Greater Manchester will show off its environmental plans and will then set out steps to becoming carbon neutral at this year’s Green Summit.
Now in its third year, the Greater Manchester Green Summit 2020 will mark progress made towards the goals of the Five-Year Environment Plan, which include becoming carbon neutral by 2038, improving air quality in the next decade, protecting our natural environment, and building resilience to the effects of climate change.
This year’s programme of virtual events has been designed by the Greater Manchester Combined Authority (GMCA) and Youth Combined Authority (YCA), with a special focus on the leading role that young people are already playing in tackling the climate emergency.
Under the theme of ‘Taking Action: Today, Tomorrow and Together’, the Green Summit will feature sessions based on four key areas:
- Nature, biodiversity and climate adaptation
- Green transport and energy efficiency
- Circular economy, waste and recycling, and sustainable construction
- Climate change resilience and building back greener
Communities, businesses and organisations working towards Greater Manchester’s environment goals will be invited to take part, share their experiences, and discuss the actions they are taking throughout our city-region.
Speakers across the four days will include Emma Howard Boyd, Chair of the Environment Agency; Chris Boardman, Olympic gold medallist and Cycling and Walking Commissioner; and Mayor of Greater Manchester Andy Burnham, in discussion with mayors from cities around the world.
For more information on the programme of events and to register your attendance, visit www.GMGreenSummit2020.co.uk.
Andy Burnham said: “In the last few months we’ve seen how radical change is possible when we’re faced with a global crisis. Across our towns and cities we’ve been forced to adapt the way we live, work and travel, and rethink the way we protect livelihoods and communities at risk. But we’ve also seen how the Covid crisis has hit the most vulnerable the hardest, ruthlessly exploiting the inequalities that exist in our society.
“The parallels with the climate emergency are clear – and so is the urgency of the task. The pandemic has presented us with an unprecedented opportunity to build back cleaner, greener, and better than before. If we want Greater Manchester to be the best place to grow up, get on and grow old, then that means putting sustainability, innovation, and fairness at the heart of our plans.
“We’re not complacent about the scale of action required, and I’m encouraged by the vision and passion that our Youth Combined Authority members have shown in developing this programme. This year’s Green Summit is a moment for Greater Manchester to challenge ourselves and set the agenda for tackling the climate emergency, now and in the years to come.”
Cllr Andrew Western, GMCA Lead for the Green City-Region, said: “As we go into a year or more of living with Covid, we need to ensure that our economic recovery is guided by a commitment to clean and green development that benefits our communities. That means capitalising on the cleaner air and increases in cycling and walking, and supporting initiatives like energy-efficient retrofitting, creating jobs, cutting carbon emissions and improving the standard of housing.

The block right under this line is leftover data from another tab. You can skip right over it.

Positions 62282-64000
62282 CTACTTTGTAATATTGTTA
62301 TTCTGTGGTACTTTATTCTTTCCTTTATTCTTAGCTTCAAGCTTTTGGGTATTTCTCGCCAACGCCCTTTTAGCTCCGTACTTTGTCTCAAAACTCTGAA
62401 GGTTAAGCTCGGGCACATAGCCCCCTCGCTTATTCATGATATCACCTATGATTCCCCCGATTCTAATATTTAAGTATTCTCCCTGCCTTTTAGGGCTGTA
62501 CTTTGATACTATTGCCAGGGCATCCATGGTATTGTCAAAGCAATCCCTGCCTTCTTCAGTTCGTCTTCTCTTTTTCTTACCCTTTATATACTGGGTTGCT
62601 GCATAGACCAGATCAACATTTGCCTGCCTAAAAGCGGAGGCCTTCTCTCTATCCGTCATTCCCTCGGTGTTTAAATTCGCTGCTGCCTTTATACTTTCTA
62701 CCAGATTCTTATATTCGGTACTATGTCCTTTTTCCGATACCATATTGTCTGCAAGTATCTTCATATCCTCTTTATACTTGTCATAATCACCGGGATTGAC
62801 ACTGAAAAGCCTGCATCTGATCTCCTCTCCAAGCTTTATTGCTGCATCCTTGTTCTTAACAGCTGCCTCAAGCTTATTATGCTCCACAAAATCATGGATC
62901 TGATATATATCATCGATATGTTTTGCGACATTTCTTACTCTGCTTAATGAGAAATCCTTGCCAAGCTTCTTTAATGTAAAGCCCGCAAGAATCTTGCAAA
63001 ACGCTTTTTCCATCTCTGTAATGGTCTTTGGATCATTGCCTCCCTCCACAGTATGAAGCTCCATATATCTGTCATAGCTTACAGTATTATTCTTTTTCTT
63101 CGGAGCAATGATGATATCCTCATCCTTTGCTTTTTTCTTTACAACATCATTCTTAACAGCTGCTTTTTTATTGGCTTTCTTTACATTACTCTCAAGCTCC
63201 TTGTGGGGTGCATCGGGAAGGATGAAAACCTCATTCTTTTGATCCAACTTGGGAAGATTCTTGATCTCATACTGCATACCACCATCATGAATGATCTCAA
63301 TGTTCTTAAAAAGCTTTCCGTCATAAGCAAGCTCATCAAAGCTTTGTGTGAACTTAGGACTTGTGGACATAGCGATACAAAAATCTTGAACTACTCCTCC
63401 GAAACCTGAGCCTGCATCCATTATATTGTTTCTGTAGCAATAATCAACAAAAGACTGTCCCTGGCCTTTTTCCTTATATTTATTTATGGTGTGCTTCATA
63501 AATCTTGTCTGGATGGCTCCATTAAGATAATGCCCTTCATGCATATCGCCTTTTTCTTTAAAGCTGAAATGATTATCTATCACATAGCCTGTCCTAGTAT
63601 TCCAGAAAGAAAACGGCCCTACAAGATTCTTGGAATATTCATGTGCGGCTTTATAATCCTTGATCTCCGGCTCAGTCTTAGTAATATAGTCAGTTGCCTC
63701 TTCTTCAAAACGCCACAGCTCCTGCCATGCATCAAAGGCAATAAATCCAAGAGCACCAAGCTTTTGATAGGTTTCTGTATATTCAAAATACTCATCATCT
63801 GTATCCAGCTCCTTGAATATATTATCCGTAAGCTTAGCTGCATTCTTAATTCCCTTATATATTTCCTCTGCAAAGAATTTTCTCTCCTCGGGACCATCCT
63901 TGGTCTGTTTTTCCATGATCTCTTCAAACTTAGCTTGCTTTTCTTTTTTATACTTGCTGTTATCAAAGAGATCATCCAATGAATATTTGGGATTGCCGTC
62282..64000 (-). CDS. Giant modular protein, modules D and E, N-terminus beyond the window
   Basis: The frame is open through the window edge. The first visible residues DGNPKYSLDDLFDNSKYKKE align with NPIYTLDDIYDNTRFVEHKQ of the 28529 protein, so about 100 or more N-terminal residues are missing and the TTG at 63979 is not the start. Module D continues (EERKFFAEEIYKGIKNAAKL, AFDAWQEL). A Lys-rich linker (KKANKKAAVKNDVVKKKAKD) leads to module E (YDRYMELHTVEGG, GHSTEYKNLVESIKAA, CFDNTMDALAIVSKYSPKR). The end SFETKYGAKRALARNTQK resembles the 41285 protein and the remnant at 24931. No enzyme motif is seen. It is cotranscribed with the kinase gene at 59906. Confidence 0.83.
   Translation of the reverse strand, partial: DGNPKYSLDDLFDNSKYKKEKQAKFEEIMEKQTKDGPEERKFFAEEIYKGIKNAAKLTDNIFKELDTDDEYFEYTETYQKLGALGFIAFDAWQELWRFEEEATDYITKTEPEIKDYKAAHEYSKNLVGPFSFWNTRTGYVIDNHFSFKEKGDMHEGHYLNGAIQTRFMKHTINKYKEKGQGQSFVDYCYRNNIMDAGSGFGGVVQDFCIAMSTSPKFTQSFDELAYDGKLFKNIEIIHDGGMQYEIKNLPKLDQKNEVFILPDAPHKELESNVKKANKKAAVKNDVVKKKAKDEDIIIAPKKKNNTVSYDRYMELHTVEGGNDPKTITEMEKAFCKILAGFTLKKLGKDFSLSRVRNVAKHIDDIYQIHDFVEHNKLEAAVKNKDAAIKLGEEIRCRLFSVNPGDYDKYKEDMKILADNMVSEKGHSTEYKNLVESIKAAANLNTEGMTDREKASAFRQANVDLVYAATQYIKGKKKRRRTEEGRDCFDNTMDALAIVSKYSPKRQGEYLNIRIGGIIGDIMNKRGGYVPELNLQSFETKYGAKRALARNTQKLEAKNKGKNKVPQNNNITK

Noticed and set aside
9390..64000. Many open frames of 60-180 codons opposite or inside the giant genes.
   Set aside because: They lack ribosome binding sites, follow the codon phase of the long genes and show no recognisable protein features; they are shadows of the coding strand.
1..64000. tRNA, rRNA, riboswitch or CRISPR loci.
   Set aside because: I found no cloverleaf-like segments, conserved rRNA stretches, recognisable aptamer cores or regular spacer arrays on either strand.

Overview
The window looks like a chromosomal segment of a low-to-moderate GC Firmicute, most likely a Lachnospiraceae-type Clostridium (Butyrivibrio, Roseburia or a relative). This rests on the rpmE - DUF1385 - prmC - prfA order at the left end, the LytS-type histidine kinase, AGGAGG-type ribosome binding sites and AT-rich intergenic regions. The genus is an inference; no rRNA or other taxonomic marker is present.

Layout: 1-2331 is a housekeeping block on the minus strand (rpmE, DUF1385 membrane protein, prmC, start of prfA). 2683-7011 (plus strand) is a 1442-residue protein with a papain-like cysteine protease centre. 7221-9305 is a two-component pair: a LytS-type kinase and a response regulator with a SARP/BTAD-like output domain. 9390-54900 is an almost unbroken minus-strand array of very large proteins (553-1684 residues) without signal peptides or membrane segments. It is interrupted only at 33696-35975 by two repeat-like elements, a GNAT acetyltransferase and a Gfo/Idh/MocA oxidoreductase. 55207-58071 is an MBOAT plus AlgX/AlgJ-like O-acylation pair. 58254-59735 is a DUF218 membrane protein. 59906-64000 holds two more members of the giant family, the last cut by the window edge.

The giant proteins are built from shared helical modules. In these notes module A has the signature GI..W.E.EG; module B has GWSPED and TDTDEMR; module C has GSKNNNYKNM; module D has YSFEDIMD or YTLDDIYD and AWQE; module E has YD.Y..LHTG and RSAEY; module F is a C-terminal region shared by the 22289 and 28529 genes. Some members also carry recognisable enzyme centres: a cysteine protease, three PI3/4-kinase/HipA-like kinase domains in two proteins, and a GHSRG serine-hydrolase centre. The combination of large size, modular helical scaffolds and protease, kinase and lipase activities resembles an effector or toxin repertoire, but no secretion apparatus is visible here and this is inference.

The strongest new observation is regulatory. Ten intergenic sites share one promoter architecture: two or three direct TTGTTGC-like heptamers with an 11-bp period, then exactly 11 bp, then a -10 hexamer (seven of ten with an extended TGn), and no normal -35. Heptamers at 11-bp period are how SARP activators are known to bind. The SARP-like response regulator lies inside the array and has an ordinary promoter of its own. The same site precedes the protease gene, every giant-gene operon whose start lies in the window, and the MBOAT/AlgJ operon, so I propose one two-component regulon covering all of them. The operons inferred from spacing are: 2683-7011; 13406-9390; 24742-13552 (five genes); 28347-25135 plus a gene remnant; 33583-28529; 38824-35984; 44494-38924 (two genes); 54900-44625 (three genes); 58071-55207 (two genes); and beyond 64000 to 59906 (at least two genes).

“We’ve already made good progress since our first Green Summit two years ago. This year is an opportunity to take stock of what has already happened, learn from the great work being done throughout our city-region, and redouble our efforts to reach our target of becoming carbon neutral by 2038.”
Trafford leader Andrew Western has since 2018 declared a climate emergency and nothing much has been done, with thousands of trees being chopped down so 5G will work is not the way we would go about helping the environment although of course some trees did need chopping down due for safety reasons.
We have seen a huge woodland area chopped down in Partington, it is likely more will be chopped down to make way for yet more housing, and it is increasingly likely the Redrow Warburton Housing development will get the green light from the government next month which will see a vast amount of green space gone forever.
More woodland and green space has been bought we believe by a house builder on Moss Lane in Partington, then further west Carrington Moss looks doomed despite attempts by a poorly run protest group who have the best interests of the Moss and the environment at heart however not understanding at all about the transport issues that will be a nightmare in just a couple of years.
Last year’s Green Summit saw more than 1,700 people come together at The Lowry to hear from speakers including Emma Greenwood, Bury Youth Parliament member and Climate Strike 4 Youth spokesperson, and acclaimed author and poet Lemn Sissay. His Royal Highness The Prince of Wales also delivered a video message in support of the event.